Another time she called us and said there was a spot of—it was an immaculate house, and there was a spot of wax missing from the middle of the kitchen floor, and she assumed the refrigerator caused this. It wasn’t like something ran out from under it, it would have had to have jumped out from the refrigerator. And again, you know, she just didn’t, you know, like the explanation. She said, “Well, what would cause it?” And I said, “Something probably spilled or something, you know?” She said, “Well, what would take up wax?” And I said, you know, “Maybe citrus juices, alcohol, or something.” And alcohol was the wrong thing to say, because she said there’d never been alcohol in the house. But then her husband did come and said, “Well, you know, we were gone over the weekend and we left the kids at home.” You know, the teenagers. But, yeah, it just—we get in some interesting situations. But a lot of people—and a lot of them involved refrigerators, because I guess everybody has one. A very common but sort of comical complain is they feel like it’s running all the time, and in reality of course you’re not sitting there 24 hours a day. But I’ve literally had customers who would have the thing pulled out in the middle of the kitchen, and I had one lady, again, that had a cot set up next to the refrigerator. And she would lay there and worry about it running, and she finally—you know, she said, to get some sleep periodically she would unplug it and then go to sleep, and then she would plug it back in. But we never found anything wrong with the products, you know, but we got a lot of interesting ones with refrigerators over the years.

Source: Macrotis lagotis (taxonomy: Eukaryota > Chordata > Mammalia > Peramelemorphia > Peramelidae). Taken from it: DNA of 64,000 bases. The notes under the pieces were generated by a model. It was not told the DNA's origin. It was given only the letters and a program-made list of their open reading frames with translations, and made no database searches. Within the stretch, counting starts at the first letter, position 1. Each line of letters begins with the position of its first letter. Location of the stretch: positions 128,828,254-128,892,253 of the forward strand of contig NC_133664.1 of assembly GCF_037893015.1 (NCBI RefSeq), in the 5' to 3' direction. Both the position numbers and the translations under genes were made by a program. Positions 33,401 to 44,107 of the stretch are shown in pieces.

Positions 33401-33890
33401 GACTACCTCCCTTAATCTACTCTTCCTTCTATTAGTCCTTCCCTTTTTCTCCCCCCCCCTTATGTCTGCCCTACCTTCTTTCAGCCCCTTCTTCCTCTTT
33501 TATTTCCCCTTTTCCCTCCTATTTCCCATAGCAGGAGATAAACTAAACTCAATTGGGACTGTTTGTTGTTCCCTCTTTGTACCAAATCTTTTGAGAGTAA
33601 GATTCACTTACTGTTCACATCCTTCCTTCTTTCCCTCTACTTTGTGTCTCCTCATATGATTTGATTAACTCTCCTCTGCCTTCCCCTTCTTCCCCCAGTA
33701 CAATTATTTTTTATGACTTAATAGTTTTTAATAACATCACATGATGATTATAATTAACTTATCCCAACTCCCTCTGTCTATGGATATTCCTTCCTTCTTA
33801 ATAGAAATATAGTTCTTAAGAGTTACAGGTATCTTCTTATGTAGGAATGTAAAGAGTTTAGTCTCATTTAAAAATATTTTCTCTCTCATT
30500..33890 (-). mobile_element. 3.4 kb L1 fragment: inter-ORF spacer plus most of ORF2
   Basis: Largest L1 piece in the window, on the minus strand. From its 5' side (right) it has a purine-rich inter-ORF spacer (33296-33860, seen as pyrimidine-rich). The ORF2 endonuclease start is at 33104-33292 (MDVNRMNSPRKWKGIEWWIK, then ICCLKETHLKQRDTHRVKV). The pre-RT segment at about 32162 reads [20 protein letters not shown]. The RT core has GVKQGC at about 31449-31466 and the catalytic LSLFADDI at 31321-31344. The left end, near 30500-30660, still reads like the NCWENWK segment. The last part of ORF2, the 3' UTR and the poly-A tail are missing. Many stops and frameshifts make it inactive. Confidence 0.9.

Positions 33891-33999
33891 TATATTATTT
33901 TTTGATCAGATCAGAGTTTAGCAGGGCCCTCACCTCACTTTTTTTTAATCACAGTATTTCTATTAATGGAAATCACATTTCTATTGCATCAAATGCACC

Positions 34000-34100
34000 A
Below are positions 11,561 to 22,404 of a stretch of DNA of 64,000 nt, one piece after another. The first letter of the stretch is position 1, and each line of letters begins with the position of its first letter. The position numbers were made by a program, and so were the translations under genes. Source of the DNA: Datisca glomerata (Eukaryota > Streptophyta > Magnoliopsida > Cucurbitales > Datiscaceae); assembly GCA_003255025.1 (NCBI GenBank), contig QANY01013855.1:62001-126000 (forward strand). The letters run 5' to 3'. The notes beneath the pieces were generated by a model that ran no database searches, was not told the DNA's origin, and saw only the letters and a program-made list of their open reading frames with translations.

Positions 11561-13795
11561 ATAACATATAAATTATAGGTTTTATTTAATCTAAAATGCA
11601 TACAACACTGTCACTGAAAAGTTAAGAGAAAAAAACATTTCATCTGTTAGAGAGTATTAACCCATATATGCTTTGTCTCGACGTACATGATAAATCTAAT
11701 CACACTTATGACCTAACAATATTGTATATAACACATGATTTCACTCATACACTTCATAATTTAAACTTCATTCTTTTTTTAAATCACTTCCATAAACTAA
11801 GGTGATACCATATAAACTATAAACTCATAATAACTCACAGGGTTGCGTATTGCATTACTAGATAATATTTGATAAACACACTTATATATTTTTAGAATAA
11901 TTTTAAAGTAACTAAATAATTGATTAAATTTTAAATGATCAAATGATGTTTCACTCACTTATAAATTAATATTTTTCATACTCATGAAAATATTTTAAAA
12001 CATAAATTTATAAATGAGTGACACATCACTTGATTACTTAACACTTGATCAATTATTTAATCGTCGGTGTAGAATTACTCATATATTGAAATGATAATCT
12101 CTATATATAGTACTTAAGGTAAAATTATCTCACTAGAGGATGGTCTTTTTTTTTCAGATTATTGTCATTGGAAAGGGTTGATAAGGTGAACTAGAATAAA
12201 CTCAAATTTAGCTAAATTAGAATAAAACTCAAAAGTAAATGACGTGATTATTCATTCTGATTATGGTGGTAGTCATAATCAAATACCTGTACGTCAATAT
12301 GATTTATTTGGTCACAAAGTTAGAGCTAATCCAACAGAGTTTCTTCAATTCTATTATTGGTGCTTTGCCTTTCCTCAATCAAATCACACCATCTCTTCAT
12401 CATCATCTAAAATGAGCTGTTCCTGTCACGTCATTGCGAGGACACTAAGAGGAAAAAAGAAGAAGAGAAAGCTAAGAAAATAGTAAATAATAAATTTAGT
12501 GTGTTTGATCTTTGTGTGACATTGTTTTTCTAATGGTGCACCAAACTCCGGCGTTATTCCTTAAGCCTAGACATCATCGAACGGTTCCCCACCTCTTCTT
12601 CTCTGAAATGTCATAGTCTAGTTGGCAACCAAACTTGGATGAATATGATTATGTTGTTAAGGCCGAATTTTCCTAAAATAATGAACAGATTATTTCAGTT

I had one customer in Bethesda, Maryland, that complained of frost inside the plastic bags of frozen food in her freezer, and I got to the apartment and she said, “You’re the fifth person they’ve sent up here and no one’s been able to solve this.” And I explained, you know, there’s nothing wrong. I checked over the refrigerator for its vital signs and it was fine, and I explained why frost forms inside plastic bags. And she didn’t like the explanation, and she said, “Well, you’ve got to fix it.” And then I patiently explained it again, but at this point she—you know, I finally politely said, “I’ve got to go to my next visit.” And she ran ahead of me, barricaded the door, and wouldn’t let me out. And so rather than have any confrontation with her, I picked up her phone and I said, “I’ve dialed 911. Do you want to either respond to this or wait until somebody gets here?” And she went for the phone and I went out the door. But, you know, this—we had some interesting encounters with refrigerators!

Plotz: They are presumably constantly changing the devices. Electronics obviously came in during your working life. How do you keep on top of what’s happening?

Lefever: A combination of things. Unfortunately, there is some continuing provided—mainly by the manufacturers—but I don’t really think there’s enough, and that’s one of the problems in the appliance repair industry. I don’t think there’s enough training. Beyond that, I don’t think the training that is available is often as good as it could be. So a lot of it is just a matter of reading on the Internet. I get a hold of the service manuals when possible. When I do see a completely new machine on the market I’m always very curious to learn as much about it as I can.

And it’s usually not too many years—maybe even less than a year—before I can get my hands on one physically. Frigidaire recently came out with a totally new top-loading washer, which was very curious-looking to me. So I went to the Frigidaire distributor—which is close to our company—and I said, “I want one of these machines.” And it was only a matter of three months until they had a damaged one that was physically damaged come back, and I bought it from them cheaply and we brought it back, fixed it, and put it through its paces, and we took it completely apart. So some of it has to be self-motivated, and that’s where I think our strong interest in major appliances has really helped us be a more effective company, because we’re interested in it.